ISL mooted for second Canadian uranium project

14 April 2023

Denison Mines Corp plans to carry out additional evaluation work following the completion of a conceptual study of the potential application of in-situ leach (ISL) mining methods at the Midwest project in Saskatchewan.

Midwest (Image: Denison)

"We are encouraged by the results of the Midwest Concept Study, and we are pleased to continue the further evaluation of the potential application of the ISR mining method to Midwest, with the support of our partner Orano," Denison President and CEO David Cates said.

Denison has been investigating the use of ISL (also referred to as in-situ recovery, or ISR) methods at the Phoenix deposit at its flagship Wheeler River project, also in Saskatchewan, for which a pre-feasibility study was completed in 2018. The company has since then developed a "highly skilled and motivated" technical team to evaluate the application of ISL methods to high-grade uranium deposits in the Athabasca Basin, he said.

The concept study was prepared during 2022 and was formally issued to the Midwest Joint Venture early this year. The joint venture partners have now given Denison the go-ahead to carry out evaluation activities to support further assessment of the potential application of ISL methods at the project, although the company noted that the studies so far are preliminary in nature. "Further technical evaluations may not be advisable or completed if the preliminary results of internal studies are not maintained after further testing and/or analysis," it said.

Midwest is a joint venture owned by Denison (25.17%) and Orano Canada Inc. (74.83%), located about 25 kilometres from the existing McClean Lake mill, which is 22.5% owned by Denison. The project is host to two high-grade unconformity-hosted uranium deposits: Midwest Main, with estimated indicated mineral resources of 39.9 million pounds U3O8 (15,347 tU) at an average grade of 4.00% U3O8 and inferred resources of 11.5 million pounds at an average grade of 0.66% U3O8; and Midwest A, with estimated indicated resources of 10.8 million pounds U3O8 at an average grade of 0.87% U3O8 and inferred resources of 6.7 million pounds at an average 5.8% U3O8.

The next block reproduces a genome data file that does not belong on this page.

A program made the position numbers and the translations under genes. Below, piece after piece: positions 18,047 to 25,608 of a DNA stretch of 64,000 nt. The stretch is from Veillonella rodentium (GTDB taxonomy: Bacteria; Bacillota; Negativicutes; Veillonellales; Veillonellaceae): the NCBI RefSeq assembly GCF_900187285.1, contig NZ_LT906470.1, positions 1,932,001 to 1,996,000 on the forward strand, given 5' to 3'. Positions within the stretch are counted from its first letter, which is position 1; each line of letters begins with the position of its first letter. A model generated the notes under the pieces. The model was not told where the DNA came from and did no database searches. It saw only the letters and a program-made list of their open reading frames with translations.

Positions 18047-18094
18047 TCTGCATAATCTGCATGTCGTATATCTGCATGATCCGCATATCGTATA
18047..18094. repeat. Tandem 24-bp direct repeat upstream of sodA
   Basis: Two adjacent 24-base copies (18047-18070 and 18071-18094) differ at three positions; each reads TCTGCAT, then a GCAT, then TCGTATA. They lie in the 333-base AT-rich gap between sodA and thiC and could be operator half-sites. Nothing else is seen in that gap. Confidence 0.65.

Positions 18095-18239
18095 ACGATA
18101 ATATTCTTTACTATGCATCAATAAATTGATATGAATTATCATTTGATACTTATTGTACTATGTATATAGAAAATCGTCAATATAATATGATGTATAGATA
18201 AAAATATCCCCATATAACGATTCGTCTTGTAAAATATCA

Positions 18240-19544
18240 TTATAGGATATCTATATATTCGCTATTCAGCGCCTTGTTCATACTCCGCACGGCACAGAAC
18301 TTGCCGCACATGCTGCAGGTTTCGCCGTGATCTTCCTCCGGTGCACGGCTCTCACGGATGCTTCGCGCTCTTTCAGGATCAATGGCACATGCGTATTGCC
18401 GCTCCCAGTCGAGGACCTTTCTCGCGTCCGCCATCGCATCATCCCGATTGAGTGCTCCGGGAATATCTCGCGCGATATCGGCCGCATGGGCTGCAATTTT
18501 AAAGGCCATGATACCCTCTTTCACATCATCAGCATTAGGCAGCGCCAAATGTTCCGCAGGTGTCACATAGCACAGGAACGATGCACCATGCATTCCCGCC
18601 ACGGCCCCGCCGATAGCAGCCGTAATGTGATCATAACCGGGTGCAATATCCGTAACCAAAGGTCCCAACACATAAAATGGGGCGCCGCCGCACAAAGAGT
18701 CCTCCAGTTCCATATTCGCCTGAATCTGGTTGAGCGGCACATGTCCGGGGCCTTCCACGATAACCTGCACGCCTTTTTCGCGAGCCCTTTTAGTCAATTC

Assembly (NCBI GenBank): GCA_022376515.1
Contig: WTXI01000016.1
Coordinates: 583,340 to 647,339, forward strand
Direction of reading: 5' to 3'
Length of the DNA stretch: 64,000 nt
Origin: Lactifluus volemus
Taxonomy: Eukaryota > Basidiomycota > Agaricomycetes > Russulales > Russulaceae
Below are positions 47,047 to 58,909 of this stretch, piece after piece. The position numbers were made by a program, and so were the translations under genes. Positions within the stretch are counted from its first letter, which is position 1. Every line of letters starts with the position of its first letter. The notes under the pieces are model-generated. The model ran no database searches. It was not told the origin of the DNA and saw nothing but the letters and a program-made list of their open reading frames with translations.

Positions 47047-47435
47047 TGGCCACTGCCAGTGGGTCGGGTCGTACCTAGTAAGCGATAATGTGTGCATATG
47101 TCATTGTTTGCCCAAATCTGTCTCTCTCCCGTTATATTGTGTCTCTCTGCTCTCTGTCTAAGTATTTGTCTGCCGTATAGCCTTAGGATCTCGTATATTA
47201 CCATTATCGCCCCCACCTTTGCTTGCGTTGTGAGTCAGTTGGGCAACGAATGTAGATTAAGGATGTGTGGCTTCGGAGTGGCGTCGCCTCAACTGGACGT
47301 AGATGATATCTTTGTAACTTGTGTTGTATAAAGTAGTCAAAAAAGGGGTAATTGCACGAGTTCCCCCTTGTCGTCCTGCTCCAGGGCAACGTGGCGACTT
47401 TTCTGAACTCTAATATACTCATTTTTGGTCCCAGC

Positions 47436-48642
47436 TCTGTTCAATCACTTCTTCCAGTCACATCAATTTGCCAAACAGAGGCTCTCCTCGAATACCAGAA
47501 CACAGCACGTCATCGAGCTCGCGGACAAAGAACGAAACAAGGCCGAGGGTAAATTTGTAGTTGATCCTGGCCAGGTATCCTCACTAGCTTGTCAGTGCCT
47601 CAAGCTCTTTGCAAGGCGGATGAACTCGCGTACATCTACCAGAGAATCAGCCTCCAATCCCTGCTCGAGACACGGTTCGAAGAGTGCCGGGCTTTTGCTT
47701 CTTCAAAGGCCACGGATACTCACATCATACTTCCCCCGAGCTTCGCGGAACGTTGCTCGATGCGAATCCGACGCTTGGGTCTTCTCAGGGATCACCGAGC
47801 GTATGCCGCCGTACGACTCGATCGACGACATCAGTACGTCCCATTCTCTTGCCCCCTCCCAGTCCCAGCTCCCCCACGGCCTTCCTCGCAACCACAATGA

A 2007 decision to proceed with the development of an open pit operation at Midwest - with ore processing at the McClean Lake mill - was put on hold the following year when economic conditions saw the estimated capital costs of the project increase by 50%, although the joint venture partners continued with the environmental assessment process for the project as an open pit mine. The final version of the Midwest Project Environmental Impact Statement was approved in September 2012.

ISL recovers minerals from ore in the ground by dissolving them in situ, using a mining solution - the lixiviant - which is injected into the ore zone through drill holes called injection wells. The solution is then pumped to the surface, where the minerals are recovered from the uranium-bearing solution, and the reconditioned lixiviant re-used for further production. This causes little surface disturbance and generates no tailings or waste rock, and without the expenses associated with removing ore from the ground or managing tailings, is a lower cost option than underground or open-pit mining. But it requires suitable geology: the orebody needs to be permeable to the liquids used, and located so that groundwater away from the orebody cannot become contaminated.

More than half of the world's uranium production is now produced by ISL, but the technique has not so far been used in Canada.

Denison and Orano have also been evaluating mining methods including Surface Access Borehole Resource Extraction - or SABRE - which has been tested at McClean Lake. SABRE is a non-entry, surface-based mining method that uses a high-pressure water jet placed at the bottom of a drill hole to excavate a mining cavity.

Researched and written by World Nuclear News